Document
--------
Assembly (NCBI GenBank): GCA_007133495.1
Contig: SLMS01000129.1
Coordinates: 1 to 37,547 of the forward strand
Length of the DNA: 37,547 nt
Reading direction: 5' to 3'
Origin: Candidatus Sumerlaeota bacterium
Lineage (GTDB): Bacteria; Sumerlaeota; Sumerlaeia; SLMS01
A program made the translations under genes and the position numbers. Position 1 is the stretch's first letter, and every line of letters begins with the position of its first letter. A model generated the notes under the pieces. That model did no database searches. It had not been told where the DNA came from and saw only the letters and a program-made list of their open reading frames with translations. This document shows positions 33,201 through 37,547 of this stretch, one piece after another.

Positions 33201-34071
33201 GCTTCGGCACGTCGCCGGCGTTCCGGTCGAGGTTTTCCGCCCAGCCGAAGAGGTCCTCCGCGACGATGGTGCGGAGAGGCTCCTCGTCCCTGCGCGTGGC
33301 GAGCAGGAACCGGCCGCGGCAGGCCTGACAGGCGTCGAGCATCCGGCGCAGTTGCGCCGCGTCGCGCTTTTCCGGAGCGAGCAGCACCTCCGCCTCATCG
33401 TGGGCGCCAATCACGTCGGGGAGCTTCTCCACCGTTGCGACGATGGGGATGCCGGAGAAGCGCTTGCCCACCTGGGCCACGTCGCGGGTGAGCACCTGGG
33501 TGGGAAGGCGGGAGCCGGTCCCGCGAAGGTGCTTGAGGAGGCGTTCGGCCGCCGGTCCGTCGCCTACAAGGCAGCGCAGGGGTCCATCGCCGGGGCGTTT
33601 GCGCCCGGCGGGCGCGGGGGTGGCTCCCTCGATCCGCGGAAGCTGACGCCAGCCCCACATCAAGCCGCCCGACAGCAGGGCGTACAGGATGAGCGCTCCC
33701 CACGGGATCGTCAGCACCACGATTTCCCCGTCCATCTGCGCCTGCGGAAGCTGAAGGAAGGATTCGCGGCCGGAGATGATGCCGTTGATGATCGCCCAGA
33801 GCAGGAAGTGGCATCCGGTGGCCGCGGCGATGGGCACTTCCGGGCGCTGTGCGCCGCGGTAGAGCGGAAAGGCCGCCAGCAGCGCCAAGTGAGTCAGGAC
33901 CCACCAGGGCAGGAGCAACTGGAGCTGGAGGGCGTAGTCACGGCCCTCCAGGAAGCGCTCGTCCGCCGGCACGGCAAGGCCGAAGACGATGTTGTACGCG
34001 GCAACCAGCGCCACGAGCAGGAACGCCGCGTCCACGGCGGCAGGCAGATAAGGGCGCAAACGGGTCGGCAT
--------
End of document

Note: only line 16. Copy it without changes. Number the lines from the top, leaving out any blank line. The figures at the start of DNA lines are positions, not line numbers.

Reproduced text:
33801 GCAGGAAGTGGCATCCGGTGGCCGCGGCGATGGGCACTTCCGGGCGCTGTGCGCCGCGGTAGAGCGGAAAGGCCGCCAGCAGCGCCAAGTGAGTCAGGAC